If Britain is the 'sick man' of Europe benchmarking standards have really slipped

Many economies are seeing growth at or below that of Britain but the post-Brexit sick man narrative persists as it suits the agenda of some.

Depending on whom you talk to, post-Brexit Britain is either staring at economic armageddon outside of the European Union or heading for a glorious future unshackled from Brussels' red-tape and that comes with it.

In that context, I cannot but help notice the rising clamour from some quarters about the British economy fast becoming the 'sick man' of Europe. The expression harks back to 1976, when Labour Prime Minister James Callaghan went cap-in-hand to the International Monetary Fund (IMF) for a loan of $3.9bn; the largest requested by any member at the time.

Crippled by strikes, lower productivity and a dire business investment climate, Britain did merit the badge of the sick man of Europe in 1976.

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However, the way the phrase is being loosely brandished about these days – almost in its entirety by those, including media outlets, who backed remaining in the EU during the 2016 referendum – is nothing short of a farce.

It all erupted again earlier this week, after the IMF 'downgraded' the UK economy saying it would grow by a mere 1.7% in 2017. Fine, that's if you accept the IMF's take as gospel, given its the very same outfit that got its post-Brexit predictions spectacularly wrong, and then had to eat a humble pie.

Perhaps scarred by past experience, in its latest crack at predicting the direction of the British economy, the IMF merely attributed its downgrade to a 'slow start' to the year and warned of challenges ahead, but did not touch on Brexit directly.

However, if that's enough for some to give Britain the tag of being the sick man of Europe, then either they are being economical in the truthfulness of their quip or their benchmarking standards have really slipped.

Britain predicted to grow at 1.7% is the sick man, but the Eurozone at 1.9% led by the Germans at 1.8% is on fire? How about Japan which the IMF forecasts would grow at 1.2% or Italy's spectacular growth at 1.3% or perhaps France's at 1.5%?

In fact, let me not say anything about the Eurozone, but rather leave it to European Central Bank President Mario Draghi who remarked last week that the common currency area is "not yet ready" for a reduction in the unprecedented stimulus it has been providing.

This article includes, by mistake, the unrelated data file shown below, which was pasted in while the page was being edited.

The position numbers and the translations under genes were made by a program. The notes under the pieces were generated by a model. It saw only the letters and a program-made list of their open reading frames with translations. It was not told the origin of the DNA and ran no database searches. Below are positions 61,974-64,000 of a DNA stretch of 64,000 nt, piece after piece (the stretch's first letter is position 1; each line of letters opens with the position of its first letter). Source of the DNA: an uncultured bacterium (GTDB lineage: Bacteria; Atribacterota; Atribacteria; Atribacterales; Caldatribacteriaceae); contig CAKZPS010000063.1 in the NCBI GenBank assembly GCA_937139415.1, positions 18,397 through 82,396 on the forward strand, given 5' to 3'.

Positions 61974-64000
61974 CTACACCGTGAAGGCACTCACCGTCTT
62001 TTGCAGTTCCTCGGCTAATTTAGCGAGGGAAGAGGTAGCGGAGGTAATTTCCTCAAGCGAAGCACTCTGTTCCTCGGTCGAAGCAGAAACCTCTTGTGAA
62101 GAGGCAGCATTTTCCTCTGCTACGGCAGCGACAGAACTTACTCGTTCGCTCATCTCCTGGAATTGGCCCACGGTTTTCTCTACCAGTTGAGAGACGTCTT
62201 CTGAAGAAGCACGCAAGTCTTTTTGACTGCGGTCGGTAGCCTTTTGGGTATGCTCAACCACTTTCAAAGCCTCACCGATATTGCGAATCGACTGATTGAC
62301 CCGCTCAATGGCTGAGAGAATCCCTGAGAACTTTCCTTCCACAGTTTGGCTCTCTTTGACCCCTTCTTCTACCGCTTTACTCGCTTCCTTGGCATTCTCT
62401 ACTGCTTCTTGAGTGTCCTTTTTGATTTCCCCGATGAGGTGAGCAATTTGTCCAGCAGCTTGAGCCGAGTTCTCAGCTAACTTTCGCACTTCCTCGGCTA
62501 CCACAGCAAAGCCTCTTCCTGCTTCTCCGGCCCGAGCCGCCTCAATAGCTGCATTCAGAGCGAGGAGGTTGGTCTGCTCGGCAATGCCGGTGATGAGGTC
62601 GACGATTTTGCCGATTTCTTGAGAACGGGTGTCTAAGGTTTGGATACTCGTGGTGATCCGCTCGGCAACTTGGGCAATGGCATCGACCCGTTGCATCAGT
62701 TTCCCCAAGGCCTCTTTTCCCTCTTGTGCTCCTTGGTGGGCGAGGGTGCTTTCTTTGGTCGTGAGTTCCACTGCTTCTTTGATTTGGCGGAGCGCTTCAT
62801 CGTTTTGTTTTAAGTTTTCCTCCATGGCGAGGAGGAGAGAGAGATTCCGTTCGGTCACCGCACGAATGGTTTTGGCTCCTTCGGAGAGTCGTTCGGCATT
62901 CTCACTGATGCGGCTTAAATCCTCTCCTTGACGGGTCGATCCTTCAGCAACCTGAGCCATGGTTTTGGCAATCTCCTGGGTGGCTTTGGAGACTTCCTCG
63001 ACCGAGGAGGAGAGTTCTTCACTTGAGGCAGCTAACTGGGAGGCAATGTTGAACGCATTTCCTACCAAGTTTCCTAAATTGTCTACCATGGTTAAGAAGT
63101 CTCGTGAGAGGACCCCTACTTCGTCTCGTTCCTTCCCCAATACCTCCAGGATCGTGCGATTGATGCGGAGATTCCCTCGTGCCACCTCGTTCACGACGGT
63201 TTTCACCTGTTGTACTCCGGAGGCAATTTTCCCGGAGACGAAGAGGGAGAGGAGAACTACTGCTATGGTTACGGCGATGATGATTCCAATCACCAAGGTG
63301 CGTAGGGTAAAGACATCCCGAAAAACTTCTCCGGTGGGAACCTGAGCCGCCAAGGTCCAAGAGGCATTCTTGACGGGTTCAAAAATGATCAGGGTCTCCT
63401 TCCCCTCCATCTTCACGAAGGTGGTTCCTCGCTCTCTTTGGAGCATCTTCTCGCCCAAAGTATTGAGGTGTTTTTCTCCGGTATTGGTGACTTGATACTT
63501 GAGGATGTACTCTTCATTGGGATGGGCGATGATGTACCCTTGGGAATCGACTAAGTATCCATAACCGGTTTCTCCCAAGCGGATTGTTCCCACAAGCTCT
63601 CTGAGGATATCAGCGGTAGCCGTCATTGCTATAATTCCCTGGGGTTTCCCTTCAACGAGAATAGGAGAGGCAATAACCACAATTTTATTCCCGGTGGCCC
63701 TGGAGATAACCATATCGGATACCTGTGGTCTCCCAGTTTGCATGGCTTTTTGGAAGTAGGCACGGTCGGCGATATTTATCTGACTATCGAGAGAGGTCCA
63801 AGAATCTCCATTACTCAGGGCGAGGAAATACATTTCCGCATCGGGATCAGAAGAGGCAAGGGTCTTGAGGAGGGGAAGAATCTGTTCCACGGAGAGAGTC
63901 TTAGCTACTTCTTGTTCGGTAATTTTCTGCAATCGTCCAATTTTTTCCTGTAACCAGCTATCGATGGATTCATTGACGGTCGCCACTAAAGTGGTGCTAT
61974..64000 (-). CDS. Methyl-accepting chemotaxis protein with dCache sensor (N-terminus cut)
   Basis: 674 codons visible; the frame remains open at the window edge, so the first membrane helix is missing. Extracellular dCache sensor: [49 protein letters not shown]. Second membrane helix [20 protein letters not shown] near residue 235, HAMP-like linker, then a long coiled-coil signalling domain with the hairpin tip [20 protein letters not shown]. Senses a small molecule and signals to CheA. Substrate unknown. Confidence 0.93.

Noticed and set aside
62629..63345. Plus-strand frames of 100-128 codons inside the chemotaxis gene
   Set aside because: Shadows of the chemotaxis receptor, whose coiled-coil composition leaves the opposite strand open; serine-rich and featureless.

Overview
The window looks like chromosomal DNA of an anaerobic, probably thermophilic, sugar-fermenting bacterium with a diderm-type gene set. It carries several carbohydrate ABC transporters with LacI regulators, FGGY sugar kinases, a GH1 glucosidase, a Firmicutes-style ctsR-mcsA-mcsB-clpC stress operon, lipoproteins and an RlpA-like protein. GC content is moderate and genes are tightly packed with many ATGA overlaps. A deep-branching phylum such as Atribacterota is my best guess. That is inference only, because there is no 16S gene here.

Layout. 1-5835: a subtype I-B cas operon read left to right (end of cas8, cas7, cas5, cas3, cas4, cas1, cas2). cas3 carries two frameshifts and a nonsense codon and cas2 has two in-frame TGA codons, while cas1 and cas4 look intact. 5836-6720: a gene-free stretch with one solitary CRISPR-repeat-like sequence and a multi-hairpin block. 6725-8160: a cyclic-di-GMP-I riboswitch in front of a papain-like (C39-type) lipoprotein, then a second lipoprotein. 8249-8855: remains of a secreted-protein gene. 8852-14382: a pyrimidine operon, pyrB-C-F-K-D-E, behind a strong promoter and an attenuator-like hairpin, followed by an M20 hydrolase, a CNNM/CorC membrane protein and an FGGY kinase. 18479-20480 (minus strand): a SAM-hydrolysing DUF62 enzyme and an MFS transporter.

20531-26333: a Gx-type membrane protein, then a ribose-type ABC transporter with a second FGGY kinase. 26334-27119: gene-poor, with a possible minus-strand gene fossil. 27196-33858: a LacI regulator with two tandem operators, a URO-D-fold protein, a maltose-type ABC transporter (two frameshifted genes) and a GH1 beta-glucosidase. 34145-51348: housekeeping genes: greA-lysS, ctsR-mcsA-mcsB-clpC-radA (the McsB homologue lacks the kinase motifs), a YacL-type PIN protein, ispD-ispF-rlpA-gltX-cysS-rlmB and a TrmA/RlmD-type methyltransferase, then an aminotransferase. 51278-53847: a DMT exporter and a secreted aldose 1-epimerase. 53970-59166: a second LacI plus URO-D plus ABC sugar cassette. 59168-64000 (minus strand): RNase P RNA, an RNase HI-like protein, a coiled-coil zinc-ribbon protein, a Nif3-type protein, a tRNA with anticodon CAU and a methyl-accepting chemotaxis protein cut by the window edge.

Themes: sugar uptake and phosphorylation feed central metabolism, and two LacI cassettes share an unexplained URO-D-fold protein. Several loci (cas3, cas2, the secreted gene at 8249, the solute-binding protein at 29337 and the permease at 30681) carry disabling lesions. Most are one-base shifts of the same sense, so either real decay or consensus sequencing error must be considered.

While growth appears to be firming, according to Draghi, prices are not picking up fast enough to get to the ECB's target without help from record low interest rates and continued bond buying. Rather growth in the Eurozone is currently at its weakest pace in six months as manufacturing has cooled.

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The UK economy was helped by a lower sterling which triggered a growth rate few saw on the horizon.

Given that context, much was made about the IMF's revision to Spain's growth rate, from 2.6% to 3.1%. Commendable most certainly, but from a tepid low base at which the country has languished for years, with a youth unemployment rate average of over 34% for the last 20 years.

Spanish youth unemployment reached an all-time high of 56.10% in April 2013, and is still at over 38%, according to the latest available information. Another narrative gaining traction is how the UK is now rock-bottom of the G7 on the basis of quarterly growth this year.

True, but for starters, using the first quarter's data as an entry point, Britain is not alone – the Italians are there too. Every year since 2014, a different G7 country has taken the top spot in the growth rankings, and despite Britain's vote to leave the EU, an expected downturn and negative growth erroneously predicted by many – including the IMF – did not materialise.

In fact, Britain was the second-fastest growing economy in the G7 in 2016, helped by a lower sterling which triggered a growth rate few saw on the horizon.

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Now that a lower currency is having a cooling effect, those who stayed silent about last year's 'sterling' growth, are busy depreciating a relatively stable performance and omitting to mention that G7 countries – especially France, like Spain in the Eurozone – are recovering from a low base, while the UK is plateauing in the current climate.

In its latest data release, the Office for National Statistics predicts the UK economy will grow at 1.7% in sync with IMF forecasts, but shy of the Bank of England's projection of 1.9%.

It seems Brexiteers would be content with that, but Remainers who originally pencilled in negative growth for 2017, can't even stomach positive growth of 1.7%. It then begs the question – is Britain really now the sick man of Europe or are those calling it so indulging in an exercise to suit their own narrative.


Gaurav Sharma is the Business Editor of IBTimes UK. He has been a financial journalist for over 15 years, with a core specialisation in macroeconomics and commodities. Follow Gaurav on Twitter.


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